Has anyone got any insight into this?

A lot of research seems to end up quietly disappearing after it can't be replicated, so maybe it is one of those studies... I haven't looked up any further research studies on the subject yet.
This is indeed an example which is used when researchers like Weiss talk about 'rumor viruses'. The problem is that nobody ever seems to get to the bottom of the subject; all they do is falsify some simple hypothesis without enlightening us further. The idea that breast cancer is the result of an exogenous virus may be one of these.

There is a rule of thumb here that ERVs entered the germ line over many, many years, perhaps even millions of years, and no longer cause disease in species that carry them. For the majority of individuals in a species this seems to be true. However, there is a big catch in this reasoning when you are dealing with a single interconnected human population of billions: there are more possibilities in that population than you can ever test in controlled experiments with any laboratory animal; the sheer scale defeats you.

Another rule of thumb is that ERV sequences in the genomes have been mutated to the point they are not competent to reproduce functional virions. This says even when you see particles in a host they are not signs of disease. These things do turn up, and when they do they are disregarded.

Now we have a new generation of researchers with new tools and the persistence to keep looking. One discovery is that a retrovirus like HIV can sometimes activate genes in HERVs. This does not create a new virus, it simply allows that gene to participate in the infectious disease. Other researchers are finding extensive evidence of recombination of sequences in retroviruses. These sequences may come from host sequences, including possible ERVs, or they may come from other infections in the same host.

A chronic disease need not behave like the familiar model of infectious disease with a simple etiology. When it comes to pathological processes which take place over some 30 years, we have no reliable animal models to study. Even if we did have such models, it is easy to miss the one case in 1000 which would mean millions of human victims.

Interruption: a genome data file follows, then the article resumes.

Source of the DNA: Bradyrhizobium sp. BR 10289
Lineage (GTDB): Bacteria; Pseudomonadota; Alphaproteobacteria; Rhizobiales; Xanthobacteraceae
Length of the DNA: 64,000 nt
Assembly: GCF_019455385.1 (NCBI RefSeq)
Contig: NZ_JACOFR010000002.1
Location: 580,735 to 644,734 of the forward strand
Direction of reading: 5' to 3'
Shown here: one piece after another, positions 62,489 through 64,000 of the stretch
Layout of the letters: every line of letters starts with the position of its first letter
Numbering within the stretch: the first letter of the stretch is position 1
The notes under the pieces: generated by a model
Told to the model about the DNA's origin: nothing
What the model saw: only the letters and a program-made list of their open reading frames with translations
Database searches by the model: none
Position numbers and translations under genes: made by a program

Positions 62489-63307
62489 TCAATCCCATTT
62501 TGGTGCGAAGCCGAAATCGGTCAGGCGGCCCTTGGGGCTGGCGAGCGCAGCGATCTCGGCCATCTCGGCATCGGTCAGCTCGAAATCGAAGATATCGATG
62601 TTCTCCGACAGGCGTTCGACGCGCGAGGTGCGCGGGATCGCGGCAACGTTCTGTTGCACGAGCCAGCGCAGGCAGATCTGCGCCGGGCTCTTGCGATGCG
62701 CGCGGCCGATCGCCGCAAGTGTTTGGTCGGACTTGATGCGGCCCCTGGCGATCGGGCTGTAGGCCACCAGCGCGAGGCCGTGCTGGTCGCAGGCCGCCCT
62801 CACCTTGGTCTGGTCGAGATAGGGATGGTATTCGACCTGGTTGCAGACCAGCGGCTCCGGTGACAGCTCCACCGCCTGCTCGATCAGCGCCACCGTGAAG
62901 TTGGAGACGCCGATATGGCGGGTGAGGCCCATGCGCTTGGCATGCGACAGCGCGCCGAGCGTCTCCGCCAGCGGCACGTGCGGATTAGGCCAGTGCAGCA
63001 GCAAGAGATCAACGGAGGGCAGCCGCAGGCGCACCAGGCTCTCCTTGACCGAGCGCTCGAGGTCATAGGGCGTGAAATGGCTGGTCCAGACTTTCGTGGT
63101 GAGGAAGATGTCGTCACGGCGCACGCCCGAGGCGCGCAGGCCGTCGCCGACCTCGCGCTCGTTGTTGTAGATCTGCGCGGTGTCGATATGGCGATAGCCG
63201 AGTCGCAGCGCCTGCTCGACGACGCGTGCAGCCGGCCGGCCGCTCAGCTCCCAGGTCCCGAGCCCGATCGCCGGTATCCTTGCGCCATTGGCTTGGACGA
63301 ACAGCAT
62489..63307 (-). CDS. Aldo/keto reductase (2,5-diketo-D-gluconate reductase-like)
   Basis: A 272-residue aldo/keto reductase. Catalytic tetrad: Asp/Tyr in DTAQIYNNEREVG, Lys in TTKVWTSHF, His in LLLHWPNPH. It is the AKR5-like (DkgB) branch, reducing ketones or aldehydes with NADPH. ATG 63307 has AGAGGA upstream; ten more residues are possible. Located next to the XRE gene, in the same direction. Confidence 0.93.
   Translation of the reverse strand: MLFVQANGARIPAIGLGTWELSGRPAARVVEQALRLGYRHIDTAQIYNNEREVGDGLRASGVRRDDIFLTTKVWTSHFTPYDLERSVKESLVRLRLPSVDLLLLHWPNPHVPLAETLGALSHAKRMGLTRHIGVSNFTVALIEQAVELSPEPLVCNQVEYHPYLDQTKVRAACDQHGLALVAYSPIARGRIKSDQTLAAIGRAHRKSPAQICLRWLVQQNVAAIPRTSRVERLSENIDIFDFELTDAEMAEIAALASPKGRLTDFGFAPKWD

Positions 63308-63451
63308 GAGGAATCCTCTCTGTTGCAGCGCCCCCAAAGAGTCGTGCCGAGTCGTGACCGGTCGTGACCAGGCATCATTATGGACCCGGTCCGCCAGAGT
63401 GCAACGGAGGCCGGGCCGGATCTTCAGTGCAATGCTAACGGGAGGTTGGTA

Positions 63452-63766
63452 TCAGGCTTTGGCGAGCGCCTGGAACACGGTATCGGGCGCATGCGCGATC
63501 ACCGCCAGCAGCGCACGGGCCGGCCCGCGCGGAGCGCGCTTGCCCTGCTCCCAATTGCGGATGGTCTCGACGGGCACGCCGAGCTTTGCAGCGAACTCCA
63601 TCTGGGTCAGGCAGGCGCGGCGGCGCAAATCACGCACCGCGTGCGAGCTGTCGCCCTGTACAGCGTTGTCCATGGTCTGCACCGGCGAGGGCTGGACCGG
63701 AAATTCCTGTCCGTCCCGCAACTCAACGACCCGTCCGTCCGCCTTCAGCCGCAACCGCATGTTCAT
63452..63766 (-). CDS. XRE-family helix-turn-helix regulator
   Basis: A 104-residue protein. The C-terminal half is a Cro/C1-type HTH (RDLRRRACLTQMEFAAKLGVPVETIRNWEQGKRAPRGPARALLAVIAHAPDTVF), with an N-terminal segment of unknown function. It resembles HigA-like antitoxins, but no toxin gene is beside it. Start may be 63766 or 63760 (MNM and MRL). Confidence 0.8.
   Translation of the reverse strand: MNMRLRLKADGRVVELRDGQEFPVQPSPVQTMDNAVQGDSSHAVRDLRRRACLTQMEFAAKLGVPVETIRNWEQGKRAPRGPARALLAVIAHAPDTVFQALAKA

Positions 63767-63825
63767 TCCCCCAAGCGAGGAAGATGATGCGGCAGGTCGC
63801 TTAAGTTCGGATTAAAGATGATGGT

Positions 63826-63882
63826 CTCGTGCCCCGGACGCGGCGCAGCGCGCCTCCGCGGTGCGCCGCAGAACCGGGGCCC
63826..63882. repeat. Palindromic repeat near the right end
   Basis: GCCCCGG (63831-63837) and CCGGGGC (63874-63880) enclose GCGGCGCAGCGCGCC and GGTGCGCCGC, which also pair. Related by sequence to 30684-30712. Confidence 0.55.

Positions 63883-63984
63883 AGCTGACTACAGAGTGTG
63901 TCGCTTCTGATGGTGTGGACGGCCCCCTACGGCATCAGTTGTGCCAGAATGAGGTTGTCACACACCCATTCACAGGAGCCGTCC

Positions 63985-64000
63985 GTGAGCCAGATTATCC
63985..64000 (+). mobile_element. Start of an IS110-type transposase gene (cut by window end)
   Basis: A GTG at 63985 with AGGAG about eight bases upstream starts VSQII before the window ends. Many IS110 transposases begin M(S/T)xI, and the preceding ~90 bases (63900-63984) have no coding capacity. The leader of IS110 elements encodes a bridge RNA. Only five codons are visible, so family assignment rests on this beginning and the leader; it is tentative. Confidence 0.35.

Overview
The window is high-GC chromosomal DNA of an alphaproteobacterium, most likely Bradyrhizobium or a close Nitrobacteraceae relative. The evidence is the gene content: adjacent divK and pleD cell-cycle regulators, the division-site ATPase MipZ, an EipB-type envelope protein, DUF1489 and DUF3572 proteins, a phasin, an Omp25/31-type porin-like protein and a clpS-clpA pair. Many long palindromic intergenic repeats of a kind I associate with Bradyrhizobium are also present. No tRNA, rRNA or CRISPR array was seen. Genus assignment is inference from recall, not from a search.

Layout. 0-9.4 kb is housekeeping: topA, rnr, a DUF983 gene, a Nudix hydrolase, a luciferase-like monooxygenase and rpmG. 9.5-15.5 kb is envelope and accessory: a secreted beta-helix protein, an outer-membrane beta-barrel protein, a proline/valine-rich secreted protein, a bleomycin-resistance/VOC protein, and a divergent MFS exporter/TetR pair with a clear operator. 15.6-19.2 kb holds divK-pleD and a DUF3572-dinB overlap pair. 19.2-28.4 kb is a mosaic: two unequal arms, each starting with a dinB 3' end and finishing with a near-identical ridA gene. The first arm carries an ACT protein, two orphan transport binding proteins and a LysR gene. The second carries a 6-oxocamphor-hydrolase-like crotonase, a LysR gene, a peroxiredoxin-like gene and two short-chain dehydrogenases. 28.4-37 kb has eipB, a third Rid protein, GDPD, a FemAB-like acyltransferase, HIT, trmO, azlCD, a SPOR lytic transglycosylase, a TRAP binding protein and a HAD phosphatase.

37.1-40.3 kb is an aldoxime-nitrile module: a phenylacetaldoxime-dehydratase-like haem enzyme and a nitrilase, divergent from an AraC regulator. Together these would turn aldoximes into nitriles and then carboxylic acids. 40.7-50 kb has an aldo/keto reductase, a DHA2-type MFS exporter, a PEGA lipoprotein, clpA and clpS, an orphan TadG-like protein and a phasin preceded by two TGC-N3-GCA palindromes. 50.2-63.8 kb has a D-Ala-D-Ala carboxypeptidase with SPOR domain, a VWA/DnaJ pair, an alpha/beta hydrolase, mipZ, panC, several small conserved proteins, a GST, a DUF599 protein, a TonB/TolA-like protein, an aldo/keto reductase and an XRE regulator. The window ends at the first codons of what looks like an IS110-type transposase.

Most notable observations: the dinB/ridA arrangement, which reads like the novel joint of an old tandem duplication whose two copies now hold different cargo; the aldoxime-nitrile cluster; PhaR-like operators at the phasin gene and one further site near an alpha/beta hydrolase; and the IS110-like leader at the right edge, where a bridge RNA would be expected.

From a standpoint of sociology of science, you can see that the first discoveries in a field are likely to be the easy ones. Researchers who make a string of discoveries by following a few simple rules become objects of emulation. Their rules of thumb which led them to the easy discoveries become enshrined in textbooks as principles, often without mention of the problems in applying them. Nature does not read textbooks, and is under no obligation to obey these rules.

We are at a time when the simple pat answers are no longer enough. To follow the trail further it is necessary to consider things previously ruled out. Interaction between endogenous and exogenous virus, or between distinct exogenous viruses, is a major complication which will have to be considered. Limited progress in treatment of HIV infection may be the result of ignoring such interactions. A disease which requires transfer of significant quantities of fluids for contagion could easily involve more than one infectious agent.
 

lansbergen

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Now we have a new generation of researchers with new tools and the persistence to keep looking. One discovery is that a retrovirus like HIV can sometimes activate genes in HERVs. This does not create a new virus, it simply allows that gene to participate in the infectious disease.

Other researchers are finding extensive evidence of recombination of sequences in retroviruses. These sequences may come from host sequences, including possible ERVs,